A state Supreme Court judge in Manhattan blocked Gov. Cuomo from holding back $250 million in state education aid as punishment for the city and the teachers unions failing to reach an agreement on teacher evaluations by the governor’s Jan. 17 deadline.
In his ruling last Thursday evening, Judge Manuel Mendez said the move would hurt students, who had no say in the teacher evaluation process.
“Innocent students that had no influence over the legislative process or negotiations were potentially placed at risk academically,” he wrote, noting that the governor has threatened to impose an evaluations plan himself by the summer. Cuomo said last week that he would introduce legislation to take control over implementing a system in the city himself and have it ready by June 1.
The ruling is just a preliminary injunction as a lawsuit against the state initiated by parents makes its way through the courts, but it means the governor cannot withhold the aid until a decision is reached. Cuomo vowed to appeal the ruling.
The governor had given a Jan. 17 deadline for the state’s roughly 700 school districts to come up with teacher evaluation systems. All but five statewide did; one of the five being New York City’s.
The city Department of Education and the United Federation of Teachers hit an impasse over a teacher evaluations plan just before the deadline, with the two main sticking points being a potential sunset clause and the number of arbitration appeals a teacher is entitled to after being removed. They used the court decision as an opportunity to blame each other for the case.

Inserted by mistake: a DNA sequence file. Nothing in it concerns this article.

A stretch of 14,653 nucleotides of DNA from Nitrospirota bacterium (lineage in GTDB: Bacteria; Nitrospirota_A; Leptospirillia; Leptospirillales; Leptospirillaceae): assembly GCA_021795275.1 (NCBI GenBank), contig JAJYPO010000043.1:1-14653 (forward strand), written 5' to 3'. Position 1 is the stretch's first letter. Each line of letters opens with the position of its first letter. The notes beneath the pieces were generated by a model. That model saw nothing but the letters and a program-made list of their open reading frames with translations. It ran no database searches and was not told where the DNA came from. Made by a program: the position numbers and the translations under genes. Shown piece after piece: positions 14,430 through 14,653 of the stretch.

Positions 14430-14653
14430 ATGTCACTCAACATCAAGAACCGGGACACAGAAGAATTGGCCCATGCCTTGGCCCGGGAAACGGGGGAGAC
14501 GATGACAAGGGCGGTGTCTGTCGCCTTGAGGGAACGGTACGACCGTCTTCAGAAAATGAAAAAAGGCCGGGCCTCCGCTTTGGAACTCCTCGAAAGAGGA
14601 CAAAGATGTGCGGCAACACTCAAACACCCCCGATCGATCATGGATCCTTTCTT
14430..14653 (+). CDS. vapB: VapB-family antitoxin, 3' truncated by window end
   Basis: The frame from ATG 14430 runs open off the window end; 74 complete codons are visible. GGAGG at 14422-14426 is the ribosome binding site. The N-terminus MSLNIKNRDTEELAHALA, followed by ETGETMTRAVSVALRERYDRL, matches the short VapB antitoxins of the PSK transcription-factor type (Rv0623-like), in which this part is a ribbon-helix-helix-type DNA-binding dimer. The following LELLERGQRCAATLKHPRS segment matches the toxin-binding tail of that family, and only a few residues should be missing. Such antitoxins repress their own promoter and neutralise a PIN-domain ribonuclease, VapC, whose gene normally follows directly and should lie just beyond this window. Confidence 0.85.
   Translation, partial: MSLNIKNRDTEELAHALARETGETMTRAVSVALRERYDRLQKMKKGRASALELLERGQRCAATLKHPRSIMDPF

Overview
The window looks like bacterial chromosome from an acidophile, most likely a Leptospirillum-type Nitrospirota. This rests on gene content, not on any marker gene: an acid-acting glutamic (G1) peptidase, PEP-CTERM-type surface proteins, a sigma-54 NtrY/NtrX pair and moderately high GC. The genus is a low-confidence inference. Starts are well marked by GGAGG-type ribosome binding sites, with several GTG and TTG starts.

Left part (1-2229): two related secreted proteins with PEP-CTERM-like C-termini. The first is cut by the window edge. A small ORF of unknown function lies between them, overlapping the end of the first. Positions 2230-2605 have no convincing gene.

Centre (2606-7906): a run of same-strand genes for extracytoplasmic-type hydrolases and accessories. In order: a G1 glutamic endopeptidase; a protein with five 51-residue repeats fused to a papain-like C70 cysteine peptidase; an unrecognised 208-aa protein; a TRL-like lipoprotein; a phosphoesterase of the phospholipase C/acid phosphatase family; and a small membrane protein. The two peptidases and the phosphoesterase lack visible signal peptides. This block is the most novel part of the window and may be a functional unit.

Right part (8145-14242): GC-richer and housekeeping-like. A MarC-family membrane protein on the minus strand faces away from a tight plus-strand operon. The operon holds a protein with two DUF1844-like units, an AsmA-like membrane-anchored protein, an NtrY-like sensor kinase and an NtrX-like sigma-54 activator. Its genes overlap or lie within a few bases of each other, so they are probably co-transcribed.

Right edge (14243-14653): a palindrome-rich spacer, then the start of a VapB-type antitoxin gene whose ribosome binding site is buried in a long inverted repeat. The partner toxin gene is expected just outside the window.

“If the mayor had not blown up the teacher evaluation deal, this lawsuit wouldn’t have been necessary,” a UFT official said on Monday.
“We’ve said all along that students should not be penalized for the UFT’s failure to negotiate, and our goal has been and continues to be a fair and effective evaluation system,” Deputy Mayor Howard Wolfson said.
Dmytro Fedkowskyj, Queens’ representative on the Panel for Educational Policy, welcomed the ruling and said losing the money would only further hurt students’ education.
“I’m glad it was legally challenged,” he said. “The full amount of New York’s basic state aid funding is needed to provide a sound and balanced education for all of our students, which will not occur if the $250 million is taken back. Retaining and hiring new teachers is of paramount concern; it’s the only way we can attempt to reduce class size.”
The suit was brought by attorney Michael Rebell, on behalf of dozens of public school parents, and was filed on Feb. 5.